There are a lot of theoretical arguments in favor of science-based and evidence-based medicine and against the alternatives of opinion-based, tradition-based, or faith-based medicine, and I have discussed many of these (for example, Medical Cognition, Spiraling Empiricism, the Dunning-Kruger Effect, and a host of reasons why clinical judgment is unreliable). However, the bottom line that I always come back to is that evidence-based medicine works! This is evident from the simple and obvious story of medical history, which illustrates the dramatic and unprecedented improvement in the length and quality of human life that science and its application to sanitation, nutrition, and medicine have brought us. But it is also evident in a more quantifiable way in a new study which found that the adoption of consistent, evidence-based standards of care for hospital patients with heart disease resulted in a marked improvement in both short and long-term survival.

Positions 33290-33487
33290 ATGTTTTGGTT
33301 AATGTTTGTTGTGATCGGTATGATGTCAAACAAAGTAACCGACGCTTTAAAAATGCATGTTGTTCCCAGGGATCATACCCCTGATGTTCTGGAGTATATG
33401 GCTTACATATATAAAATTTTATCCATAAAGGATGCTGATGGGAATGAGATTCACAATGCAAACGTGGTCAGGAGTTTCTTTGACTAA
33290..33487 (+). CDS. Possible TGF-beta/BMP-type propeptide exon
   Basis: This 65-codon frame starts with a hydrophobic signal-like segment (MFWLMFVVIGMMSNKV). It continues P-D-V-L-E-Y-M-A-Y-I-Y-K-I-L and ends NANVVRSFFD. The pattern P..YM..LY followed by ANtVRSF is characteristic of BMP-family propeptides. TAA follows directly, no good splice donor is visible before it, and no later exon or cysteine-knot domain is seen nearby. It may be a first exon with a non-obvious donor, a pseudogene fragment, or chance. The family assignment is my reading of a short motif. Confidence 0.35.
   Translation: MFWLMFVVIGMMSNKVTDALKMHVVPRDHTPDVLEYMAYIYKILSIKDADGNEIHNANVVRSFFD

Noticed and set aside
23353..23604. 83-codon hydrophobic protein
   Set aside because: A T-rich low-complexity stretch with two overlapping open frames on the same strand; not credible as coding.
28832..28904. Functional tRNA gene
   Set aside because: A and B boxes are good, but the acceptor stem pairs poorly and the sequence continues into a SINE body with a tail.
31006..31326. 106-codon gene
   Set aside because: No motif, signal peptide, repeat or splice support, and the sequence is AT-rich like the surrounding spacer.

The study was conducted in Sweden and involved a national database that covers almost all hospitals in the country. It included records for over 67,000 patients treated over a 12-year period for a particular kind of abnormal heart rhythm associated with a heart attacked. The study demonstrated that specific evidence-based practices, including surgical procedures and the use of new medications, gradually increased over the course of the study. Along with this, in-hospital complications decreased, and survival improved markedly at 30 days, 1 year, and 12 years after the heart attack. Looked at another way, this translates into an average of almost 3 years longer survival for a patient treated at the end of the study, with more evidence-based methods, than at the beginning of the study.
For all the confidence we have in our judgment and experience, and those of our mentors, and all the optimistic promises made for ideas justified by tradition and anecdote, the bottom line is that the slow, laborious, rigorous process of basing our treatments on ever-changing scientific evidence simply works better.